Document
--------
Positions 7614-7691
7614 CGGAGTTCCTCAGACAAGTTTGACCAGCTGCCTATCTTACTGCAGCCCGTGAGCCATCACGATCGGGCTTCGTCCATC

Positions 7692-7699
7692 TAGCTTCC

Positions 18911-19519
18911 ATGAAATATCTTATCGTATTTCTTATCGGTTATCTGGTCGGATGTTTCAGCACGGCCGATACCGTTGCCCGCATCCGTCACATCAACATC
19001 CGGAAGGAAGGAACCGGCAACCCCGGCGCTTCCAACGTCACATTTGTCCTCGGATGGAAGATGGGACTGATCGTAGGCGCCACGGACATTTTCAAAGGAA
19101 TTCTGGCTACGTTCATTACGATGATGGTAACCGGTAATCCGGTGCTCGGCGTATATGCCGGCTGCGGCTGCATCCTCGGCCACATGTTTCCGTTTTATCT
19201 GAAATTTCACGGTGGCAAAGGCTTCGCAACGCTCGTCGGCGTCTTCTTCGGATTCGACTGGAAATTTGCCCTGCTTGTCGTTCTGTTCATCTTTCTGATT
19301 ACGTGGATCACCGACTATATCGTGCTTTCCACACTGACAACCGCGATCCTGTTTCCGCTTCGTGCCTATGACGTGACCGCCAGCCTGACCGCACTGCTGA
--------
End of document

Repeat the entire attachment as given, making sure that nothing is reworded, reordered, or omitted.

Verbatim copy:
Positions 7614-7691
7614 CGGAGTTCCTCAGACAAGTTTGACCAGCTGCCTATCTTACTGCAGCCCGTGAGCCATCACGATCGGGCTTCGTCCATC

Positions 7692-7699
7692 TAGCTTCC

Positions 18911-19519
18911 ATGAAATATCTTATCGTATTTCTTATCGGTTATCTGGTCGGATGTTTCAGCACGGCCGATACCGTTGCCCGCATCCGTCACATCAACATC
19001 CGGAAGGAAGGAACCGGCAACCCCGGCGCTTCCAACGTCACATTTGTCCTCGGATGGAAGATGGGACTGATCGTAGGCGCCACGGACATTTTCAAAGGAA
19101 TTCTGGCTACGTTCATTACGATGATGGTAACCGGTAATCCGGTGCTCGGCGTATATGCCGGCTGCGGCTGCATCCTCGGCCACATGTTTCCGTTTTATCT
19201 GAAATTTCACGGTGGCAAAGGCTTCGCAACGCTCGTCGGCGTCTTCTTCGGATTCGACTGGAAATTTGCCCTGCTTGTCGTTCTGTTCATCTTTCTGATT
19301 ACGTGGATCACCGACTATATCGTGCTTTCCACACTGACAACCGCGATCCTGTTTCCGCTTCGTGCCTATGACGTGACCGCCAGCCTGACCGCACTGCTGA